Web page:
You will see four other buttons below the father’s information. “Edit” takes you to a screen where you can enter custom facts.

The name, birth and death automatically show up here so you do not need to enter them again. I added his burial information and his occupation. You can create any type of fact you need, especially if you want to keep track of that fact for many people in your file. Other examples of facts I keep track of are: School, Home Address (people can have many over a lifetime), baptism date/place, Census data, death notice (date and newspaper), godparents’ names, military service, and naturalization information.

The second button is “Spouse”. There can be a number next to the button which indicates the number of spouses a person had. So far nobody in my family has had more than 4, and I’m not related to Elizabeth Taylor OR Mickey Rooney! Click on that button to manage adding another spouse to the father (or mother depending on whose spouse button you clicked).

If you have more than one spouse, you have to choose a “primary” spouse. If someone was married 50 years, had 9 kids, and the married again at age 80, you probably would pick the first spouse as the primary. Click “create a new spouse” to add another spouse. You can also add children to that spouse. You can also attach children who are already in your file to the second spouse. Let’s say a woman is widowed young, with children, and she marries again and he adopts the children and raises them. You already have Mike Brady with sons Greg, Peter and Bobby. You can now attach Marcia, Jan and Cindy as adopted siblings who were raised in the same wacky household.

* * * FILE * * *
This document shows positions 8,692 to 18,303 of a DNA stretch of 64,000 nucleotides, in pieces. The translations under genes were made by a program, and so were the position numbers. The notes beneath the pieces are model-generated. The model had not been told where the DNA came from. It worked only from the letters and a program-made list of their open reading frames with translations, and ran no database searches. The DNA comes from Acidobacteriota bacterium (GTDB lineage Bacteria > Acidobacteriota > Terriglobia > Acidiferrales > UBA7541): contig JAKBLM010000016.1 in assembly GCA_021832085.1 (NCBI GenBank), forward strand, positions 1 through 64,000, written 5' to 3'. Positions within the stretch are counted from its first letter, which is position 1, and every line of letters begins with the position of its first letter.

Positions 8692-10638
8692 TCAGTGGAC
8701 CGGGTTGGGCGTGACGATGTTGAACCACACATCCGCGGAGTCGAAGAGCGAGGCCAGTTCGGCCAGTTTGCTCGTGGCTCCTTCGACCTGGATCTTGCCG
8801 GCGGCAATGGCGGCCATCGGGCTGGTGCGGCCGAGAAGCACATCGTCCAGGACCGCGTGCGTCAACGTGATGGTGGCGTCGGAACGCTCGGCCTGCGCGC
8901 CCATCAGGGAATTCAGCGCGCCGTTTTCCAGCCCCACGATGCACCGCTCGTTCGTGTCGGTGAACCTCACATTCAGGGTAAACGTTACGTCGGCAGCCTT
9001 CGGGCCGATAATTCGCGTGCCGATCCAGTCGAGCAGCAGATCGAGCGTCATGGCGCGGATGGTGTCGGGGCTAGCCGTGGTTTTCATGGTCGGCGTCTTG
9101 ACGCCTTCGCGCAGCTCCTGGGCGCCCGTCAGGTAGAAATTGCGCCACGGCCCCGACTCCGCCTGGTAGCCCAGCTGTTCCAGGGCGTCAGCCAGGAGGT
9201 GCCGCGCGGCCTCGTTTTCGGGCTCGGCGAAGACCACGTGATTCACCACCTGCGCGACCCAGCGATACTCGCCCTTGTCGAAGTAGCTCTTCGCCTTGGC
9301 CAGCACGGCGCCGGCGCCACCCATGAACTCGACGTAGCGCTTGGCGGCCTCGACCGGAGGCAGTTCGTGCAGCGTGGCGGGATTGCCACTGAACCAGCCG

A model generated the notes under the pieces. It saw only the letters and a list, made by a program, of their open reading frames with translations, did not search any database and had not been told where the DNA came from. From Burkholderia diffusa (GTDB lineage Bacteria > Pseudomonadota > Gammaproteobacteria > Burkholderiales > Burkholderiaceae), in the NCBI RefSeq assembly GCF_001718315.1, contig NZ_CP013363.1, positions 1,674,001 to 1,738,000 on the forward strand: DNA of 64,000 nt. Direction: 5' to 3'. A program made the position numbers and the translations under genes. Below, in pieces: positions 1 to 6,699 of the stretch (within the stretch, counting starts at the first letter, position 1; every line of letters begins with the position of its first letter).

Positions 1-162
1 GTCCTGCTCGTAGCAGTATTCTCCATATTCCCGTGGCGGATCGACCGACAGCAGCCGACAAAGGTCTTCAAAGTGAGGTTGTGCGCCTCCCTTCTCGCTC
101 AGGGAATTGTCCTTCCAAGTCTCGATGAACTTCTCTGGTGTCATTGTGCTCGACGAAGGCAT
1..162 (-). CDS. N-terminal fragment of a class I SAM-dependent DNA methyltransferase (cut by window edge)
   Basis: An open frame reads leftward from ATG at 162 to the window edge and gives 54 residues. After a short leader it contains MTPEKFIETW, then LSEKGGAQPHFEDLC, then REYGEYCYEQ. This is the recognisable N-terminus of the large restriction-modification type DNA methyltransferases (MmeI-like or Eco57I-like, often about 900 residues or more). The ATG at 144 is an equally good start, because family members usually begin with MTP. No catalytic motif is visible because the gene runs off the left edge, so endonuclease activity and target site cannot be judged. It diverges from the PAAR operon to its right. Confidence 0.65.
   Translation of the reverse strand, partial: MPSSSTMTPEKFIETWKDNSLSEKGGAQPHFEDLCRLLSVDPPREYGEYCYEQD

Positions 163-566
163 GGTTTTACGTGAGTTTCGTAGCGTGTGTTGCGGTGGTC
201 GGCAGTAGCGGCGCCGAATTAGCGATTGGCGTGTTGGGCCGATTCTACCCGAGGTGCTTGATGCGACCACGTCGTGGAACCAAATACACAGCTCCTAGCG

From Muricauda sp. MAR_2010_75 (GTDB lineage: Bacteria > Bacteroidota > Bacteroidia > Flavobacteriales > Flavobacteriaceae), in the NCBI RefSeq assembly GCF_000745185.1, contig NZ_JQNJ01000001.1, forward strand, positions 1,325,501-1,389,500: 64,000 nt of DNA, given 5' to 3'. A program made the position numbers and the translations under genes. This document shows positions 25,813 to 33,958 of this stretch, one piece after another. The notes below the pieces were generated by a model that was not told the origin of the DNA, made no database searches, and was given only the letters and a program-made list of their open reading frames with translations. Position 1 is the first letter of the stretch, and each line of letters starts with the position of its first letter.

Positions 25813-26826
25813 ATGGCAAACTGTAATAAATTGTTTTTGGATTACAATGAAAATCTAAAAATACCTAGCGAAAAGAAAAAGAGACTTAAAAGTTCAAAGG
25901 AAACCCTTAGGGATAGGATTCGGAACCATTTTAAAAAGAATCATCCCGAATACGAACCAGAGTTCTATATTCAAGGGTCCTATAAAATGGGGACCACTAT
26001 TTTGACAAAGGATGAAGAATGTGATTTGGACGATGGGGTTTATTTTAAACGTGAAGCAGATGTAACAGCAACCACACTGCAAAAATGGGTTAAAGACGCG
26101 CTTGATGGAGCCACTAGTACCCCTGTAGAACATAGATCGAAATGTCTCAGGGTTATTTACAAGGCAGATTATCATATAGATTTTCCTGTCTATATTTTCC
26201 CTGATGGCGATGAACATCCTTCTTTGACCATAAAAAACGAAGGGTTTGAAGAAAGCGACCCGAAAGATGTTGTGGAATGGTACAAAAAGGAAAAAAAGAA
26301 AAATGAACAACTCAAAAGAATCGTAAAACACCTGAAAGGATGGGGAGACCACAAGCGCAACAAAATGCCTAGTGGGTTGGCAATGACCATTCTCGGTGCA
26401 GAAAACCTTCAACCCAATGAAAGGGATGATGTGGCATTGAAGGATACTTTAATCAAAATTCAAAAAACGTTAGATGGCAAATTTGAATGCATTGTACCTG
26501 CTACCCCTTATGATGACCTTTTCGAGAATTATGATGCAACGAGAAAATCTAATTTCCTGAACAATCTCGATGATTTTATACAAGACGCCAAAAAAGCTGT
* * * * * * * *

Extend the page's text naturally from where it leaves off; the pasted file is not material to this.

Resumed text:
The next button is Scrapbook. If you have photos in this person’s scrapbook, a number will appear next to the button. Click the button. The entire screen changes:

If you have no photos, there will be one empty “slide”. You click on the little button on the lower right of the “slide” to add a photo of the person. It is best to pick a “head-shot” or crop just the head from another photograph. This first photo of the person is automatically the “primary” photo and will be used when you print charts later.

Next month we will look at the reports and charts you can print now that you have entered your data in the software!

Write to Dan at italianroots@comcast.net and please put “Fra Noi” in the subject line.

About Dan Niemiec

Dan Niemiec has been the genealogy columnist for Fra Noi since 2004. For the past 25 years, he has researched his genealogy back 17 generations, plus tracing descendants of his ancestors, yielding 74,000 relatives. His major focus is on civil and church records in Italy, Chicago vital records, Chicago Catholic records and most major genealogy web sites. He has given dozens of presentations to many local and some national genealogy societies on topics such as cemetery research, Catholic records, Italian records, Ellis Island and newspaper research, among others.